LEWISTOWN - For Thiry and Paul Olbrich, theatre has been nearly a life-long passion. They met on-stage in college and were involved in a community theatre in East Orange, N.J., where they lived before moving to Mifflin County in 1964. Paul had taken a job with Fisher Electronics, and so they became Lewistown residents. They were pleased with the area and the friendly people they encountered, but one thing was missing.
"There was no live theatre," Thiry said. "People didn't know what live theatre was except what the schools put on."
For a while, they were content with dancing.
Sentinel photos by Bradley Kreitzer
Guests are seated before the start of the comedy-mystery ‘The Psychic’ the last show of the season at the Theatre-in-the-Park Sunday afternoon in Derry Township Park.
"Now, everybody walks for causes," Paul said. "Back then, they were dances."
At a heart fund dance, Paul and Thiry met up with Charlie and Barb Hackenberry. The conversation turned to live theatre, and unbeknownst to its participants, was overheard by Vivian Conrad. Conrad mentioned the idea to someone else, and eventually, Kirby Bowen, a beautician destined to open Kirby's Restaurant, contacted the Olbrichs about getting a theatre started. Bowen, Charlie Hackenberry and the Olbrichs talked about it and decided to form a group. They talked a lot about putting on a show, until finally Hackenberry pointed out that they needed to stop talking about it and actually do it. He volunteered to direct, and in June 1967, they put on "The Mouse that Roared" at Chief Logan High School, under the name "Mask and Wig Community Theatre."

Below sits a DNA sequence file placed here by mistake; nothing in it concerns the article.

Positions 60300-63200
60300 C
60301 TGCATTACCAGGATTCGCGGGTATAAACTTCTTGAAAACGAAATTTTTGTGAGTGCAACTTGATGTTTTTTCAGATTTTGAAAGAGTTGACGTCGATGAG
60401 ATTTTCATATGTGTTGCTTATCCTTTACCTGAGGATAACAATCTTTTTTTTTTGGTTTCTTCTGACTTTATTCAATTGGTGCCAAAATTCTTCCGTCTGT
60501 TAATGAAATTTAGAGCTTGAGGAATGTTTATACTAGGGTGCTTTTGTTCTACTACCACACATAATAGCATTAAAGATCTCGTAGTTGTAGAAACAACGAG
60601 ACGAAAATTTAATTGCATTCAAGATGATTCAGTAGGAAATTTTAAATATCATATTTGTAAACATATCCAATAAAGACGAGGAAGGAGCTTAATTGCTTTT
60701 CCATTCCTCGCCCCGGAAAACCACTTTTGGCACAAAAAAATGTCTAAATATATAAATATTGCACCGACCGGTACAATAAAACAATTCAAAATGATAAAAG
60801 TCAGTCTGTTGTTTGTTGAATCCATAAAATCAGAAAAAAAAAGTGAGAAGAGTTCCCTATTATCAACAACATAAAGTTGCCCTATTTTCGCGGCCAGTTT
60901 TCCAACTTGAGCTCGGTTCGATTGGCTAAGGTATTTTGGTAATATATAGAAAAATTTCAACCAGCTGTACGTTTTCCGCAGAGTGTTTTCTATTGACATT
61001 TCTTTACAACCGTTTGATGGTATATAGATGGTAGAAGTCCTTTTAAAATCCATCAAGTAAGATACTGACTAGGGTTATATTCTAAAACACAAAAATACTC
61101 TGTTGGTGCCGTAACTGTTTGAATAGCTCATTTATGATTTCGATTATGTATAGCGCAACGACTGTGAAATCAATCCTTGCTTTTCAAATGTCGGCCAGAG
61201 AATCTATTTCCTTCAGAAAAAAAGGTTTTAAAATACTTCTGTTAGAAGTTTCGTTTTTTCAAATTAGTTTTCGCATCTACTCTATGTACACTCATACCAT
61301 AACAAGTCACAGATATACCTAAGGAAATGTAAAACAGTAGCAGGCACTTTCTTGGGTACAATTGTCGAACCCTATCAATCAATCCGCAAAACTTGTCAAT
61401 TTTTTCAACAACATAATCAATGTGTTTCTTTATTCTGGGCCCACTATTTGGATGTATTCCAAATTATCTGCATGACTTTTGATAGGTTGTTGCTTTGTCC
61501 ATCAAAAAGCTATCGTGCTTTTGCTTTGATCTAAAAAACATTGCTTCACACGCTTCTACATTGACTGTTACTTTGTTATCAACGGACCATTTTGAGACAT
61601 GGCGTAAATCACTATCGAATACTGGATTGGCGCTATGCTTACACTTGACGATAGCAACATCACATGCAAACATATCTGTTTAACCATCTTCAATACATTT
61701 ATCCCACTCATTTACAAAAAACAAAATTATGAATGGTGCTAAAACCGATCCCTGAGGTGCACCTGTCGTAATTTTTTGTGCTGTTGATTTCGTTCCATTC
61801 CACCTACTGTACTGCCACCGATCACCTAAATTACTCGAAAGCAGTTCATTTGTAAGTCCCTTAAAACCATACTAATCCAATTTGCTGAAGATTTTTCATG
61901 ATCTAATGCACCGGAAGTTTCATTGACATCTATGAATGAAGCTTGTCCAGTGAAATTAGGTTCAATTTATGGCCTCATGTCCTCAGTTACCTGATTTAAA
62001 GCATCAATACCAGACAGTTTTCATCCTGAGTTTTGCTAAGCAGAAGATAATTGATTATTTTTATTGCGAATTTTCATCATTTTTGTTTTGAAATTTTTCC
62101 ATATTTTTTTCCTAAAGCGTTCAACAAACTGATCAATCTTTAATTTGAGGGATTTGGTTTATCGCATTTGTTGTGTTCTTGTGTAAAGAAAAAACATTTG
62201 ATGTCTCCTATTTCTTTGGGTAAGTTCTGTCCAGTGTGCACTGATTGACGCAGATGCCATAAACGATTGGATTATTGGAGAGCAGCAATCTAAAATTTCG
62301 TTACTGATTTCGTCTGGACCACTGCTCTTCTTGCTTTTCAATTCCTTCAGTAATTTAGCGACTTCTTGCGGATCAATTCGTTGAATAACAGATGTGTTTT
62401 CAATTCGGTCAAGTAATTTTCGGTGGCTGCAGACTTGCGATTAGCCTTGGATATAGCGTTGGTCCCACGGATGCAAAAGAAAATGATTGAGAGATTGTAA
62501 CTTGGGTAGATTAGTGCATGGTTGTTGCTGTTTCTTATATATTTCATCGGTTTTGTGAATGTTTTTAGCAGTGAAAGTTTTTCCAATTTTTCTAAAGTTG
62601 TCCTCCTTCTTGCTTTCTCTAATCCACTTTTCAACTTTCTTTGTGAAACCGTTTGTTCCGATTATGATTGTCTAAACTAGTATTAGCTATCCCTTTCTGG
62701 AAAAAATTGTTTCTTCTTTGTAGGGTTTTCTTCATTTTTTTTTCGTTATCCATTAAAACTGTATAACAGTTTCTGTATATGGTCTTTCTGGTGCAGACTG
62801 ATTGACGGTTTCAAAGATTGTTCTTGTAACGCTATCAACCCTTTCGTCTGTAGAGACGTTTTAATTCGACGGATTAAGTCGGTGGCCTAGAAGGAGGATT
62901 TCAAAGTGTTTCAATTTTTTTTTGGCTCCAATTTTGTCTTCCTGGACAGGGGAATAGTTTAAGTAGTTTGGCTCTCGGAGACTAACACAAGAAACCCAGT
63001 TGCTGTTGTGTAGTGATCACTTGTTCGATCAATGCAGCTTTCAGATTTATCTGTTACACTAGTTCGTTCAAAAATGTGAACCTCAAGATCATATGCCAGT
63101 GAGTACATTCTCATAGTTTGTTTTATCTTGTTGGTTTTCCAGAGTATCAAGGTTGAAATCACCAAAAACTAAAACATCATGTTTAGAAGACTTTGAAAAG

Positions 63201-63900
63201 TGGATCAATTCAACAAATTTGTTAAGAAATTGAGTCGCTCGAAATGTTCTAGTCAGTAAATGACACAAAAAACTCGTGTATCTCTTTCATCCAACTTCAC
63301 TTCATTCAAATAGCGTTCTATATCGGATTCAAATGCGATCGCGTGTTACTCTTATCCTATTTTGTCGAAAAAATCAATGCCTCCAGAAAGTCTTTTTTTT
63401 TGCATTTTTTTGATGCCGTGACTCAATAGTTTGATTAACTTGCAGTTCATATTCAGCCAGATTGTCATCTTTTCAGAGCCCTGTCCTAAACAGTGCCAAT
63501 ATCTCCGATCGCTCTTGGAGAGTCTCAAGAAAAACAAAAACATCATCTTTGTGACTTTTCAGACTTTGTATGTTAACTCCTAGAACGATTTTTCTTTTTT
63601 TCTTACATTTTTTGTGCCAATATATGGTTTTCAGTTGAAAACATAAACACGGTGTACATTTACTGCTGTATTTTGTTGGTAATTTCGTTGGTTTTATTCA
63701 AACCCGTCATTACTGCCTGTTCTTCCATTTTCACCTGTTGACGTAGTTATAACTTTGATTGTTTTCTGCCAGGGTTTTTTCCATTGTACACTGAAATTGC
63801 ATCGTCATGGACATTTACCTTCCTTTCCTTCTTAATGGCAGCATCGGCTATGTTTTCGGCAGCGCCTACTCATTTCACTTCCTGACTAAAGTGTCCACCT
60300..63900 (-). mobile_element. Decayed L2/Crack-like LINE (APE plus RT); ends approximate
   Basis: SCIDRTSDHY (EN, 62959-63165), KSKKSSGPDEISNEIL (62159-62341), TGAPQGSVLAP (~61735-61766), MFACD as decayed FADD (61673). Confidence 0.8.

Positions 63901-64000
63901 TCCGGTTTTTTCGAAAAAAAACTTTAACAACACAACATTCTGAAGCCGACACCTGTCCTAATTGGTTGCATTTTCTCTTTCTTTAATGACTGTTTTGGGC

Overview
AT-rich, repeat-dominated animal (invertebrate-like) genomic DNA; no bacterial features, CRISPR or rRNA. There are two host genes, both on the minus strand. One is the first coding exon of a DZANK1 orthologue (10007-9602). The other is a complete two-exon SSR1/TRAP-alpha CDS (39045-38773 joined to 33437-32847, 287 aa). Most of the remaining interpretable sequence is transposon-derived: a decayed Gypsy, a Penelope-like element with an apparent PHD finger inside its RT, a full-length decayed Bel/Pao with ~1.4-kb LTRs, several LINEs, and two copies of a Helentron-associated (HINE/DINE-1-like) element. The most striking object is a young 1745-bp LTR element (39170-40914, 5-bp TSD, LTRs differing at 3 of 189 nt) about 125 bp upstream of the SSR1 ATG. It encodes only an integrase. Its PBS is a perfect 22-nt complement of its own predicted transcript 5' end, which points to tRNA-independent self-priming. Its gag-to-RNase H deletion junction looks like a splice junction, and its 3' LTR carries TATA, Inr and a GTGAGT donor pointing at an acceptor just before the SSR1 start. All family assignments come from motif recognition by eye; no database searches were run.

"But that was the name of a group at Princeton, so we had to come up with something of our own," Thiry said. They took stock of their surroundings, and the "Stone Arch Players" were born. They had no idea at the time that they had begun nearly a half century long venture.
For several years, SAP alternated performances between Chief Logan and Kish high schools. They rehearsed at the YMCA, which at the time was located where the parking lot behind BonTon is now. Paul said they did one show per year, with two performances in one weekend. With no space to call their own, Paul added, the group had its possessions all over town.